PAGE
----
by Jim Lengel, Dean of Faculty, Benjamin Franklin Institute of Technology, Boston (http://www.bu.edu/jlengel and http://www.lengel.net)
On a visit to a wealthy school district in suburban
Boston last week, I had connected my laptop to the school's network to
demonstrate some online education examples to the educational leaders. During a
break, I attempted to check my email -- but could not connect. Then I tried
contacting a colleague through instant messenger -- again, no connection was
possible. I asked my hosts about my inability to send or receive messages over
their network. "Oh, we block all those ports," explained the
technology coordinator. "Yes, we don't want students checking email in
class, or sending instant messages when they should be listening to the
This school district could restrict students' and
teachers' access to email and instant messenger (and to any other network
services such as the world wide web) by blocking certain ports in its
network. A port is like a channel on television or radio -- the network has
65,535 ports, and different network services go through different ports. Email,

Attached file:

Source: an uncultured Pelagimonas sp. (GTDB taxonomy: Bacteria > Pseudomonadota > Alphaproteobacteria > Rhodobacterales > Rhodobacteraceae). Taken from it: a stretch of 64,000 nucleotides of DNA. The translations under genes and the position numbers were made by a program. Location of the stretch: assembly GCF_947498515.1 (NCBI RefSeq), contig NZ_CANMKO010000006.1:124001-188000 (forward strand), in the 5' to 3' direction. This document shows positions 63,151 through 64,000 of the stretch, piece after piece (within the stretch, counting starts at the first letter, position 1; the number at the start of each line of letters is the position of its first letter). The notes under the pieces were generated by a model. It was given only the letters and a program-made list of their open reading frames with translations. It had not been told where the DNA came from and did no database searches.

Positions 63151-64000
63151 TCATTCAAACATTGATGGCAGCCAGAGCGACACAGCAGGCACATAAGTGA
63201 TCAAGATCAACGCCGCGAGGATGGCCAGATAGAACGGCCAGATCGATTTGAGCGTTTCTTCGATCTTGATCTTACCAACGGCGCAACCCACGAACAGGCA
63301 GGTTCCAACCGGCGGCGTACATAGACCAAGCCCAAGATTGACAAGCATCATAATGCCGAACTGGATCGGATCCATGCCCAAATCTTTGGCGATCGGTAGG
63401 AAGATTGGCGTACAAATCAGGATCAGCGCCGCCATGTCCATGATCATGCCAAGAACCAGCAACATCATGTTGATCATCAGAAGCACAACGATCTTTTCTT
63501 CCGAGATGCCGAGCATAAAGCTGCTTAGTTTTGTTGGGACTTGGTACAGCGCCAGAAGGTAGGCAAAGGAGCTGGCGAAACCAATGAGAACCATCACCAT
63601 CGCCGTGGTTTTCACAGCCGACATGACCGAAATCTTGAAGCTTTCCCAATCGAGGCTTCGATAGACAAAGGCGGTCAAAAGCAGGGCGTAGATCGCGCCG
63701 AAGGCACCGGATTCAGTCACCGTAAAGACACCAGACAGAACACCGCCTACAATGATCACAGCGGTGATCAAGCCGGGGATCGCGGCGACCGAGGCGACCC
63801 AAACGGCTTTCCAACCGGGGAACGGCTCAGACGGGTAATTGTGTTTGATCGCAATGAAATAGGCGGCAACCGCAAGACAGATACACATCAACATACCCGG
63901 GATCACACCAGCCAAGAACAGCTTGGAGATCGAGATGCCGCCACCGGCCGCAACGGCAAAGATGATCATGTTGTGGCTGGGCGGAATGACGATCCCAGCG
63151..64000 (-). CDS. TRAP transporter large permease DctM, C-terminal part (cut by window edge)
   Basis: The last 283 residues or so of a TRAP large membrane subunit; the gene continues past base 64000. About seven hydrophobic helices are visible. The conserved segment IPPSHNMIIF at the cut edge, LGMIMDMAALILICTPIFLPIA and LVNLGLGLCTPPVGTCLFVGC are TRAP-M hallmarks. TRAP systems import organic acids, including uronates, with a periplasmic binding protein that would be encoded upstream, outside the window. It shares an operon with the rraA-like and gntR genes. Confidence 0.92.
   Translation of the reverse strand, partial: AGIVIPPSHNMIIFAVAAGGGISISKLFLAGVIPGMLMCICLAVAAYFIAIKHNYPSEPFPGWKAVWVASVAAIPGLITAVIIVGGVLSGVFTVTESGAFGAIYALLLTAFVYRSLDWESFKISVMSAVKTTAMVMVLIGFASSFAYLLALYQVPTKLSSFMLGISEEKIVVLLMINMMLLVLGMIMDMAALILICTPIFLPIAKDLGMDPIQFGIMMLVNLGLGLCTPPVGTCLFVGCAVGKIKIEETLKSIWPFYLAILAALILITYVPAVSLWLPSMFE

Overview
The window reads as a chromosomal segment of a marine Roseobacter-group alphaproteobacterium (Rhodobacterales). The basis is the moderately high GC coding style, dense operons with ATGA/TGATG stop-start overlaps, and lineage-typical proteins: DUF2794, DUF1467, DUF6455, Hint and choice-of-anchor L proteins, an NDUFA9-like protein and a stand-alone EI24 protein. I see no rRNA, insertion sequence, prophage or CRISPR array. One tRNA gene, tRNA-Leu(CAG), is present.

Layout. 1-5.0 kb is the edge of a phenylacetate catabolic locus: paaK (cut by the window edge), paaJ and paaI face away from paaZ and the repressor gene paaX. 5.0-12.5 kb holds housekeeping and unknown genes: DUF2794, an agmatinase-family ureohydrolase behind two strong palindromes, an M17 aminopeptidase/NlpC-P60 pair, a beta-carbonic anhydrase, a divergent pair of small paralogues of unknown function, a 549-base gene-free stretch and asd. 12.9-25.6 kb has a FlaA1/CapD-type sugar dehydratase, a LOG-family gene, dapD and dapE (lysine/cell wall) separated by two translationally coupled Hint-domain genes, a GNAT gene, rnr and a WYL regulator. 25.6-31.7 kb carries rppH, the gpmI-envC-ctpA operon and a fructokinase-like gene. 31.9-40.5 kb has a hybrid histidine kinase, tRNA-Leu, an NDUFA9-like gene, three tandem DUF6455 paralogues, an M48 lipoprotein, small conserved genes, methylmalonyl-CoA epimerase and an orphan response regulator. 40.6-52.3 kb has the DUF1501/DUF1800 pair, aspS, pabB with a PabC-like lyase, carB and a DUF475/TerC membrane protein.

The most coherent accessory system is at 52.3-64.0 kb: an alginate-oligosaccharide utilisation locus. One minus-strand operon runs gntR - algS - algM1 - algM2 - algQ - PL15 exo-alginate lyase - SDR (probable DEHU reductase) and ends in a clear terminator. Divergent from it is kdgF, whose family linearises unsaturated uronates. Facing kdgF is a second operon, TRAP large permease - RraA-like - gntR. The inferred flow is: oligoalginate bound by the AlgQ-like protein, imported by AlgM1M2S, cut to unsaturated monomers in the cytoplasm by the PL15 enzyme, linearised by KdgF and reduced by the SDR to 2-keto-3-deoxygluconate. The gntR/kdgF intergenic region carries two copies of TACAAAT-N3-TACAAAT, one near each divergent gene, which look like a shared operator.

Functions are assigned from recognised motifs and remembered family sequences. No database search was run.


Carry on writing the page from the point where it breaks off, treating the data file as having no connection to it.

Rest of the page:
for instance, normally uses port 25, AOL Instant Messenger uses port 5190, and
web sites use port 80. If a network administrator programs his routers to block
ports 25 and 5190, then neither email nor instant messages can pass through.
Blocking ports is an easy way to restrict what kind of traffic can flow on the
network, and thus to limit what people can do with their computers.
So in this school district, email and instant
messaging were prohibited to students and teachers. Is this a good idea?
Let's go back to 1505, about five decades after
Gutenberg introduced movable type to Europe, as mass-produced books began to
find their way into the hands of the people. Imagine the discussion among some
professors at a faculty meeting at one of the universities:
"I saw three of them in my lecture hall
"Books. Three books. The students were reading
them in class!"
"And they weren't listening to you?"
"I'm afraid not. Then they had the nerve to ask
me a question -- apparently their book contained some falsehoods that differed
from what I presented in my lecture."
"I move we vote to ban books from the
university, except for use by the professors. This will prevent the spreading
of falsehoods and inattention in class. All those in favor..."
New information technologies are often seen as
disruptive, distracting, and dangerous. They often threaten to change the order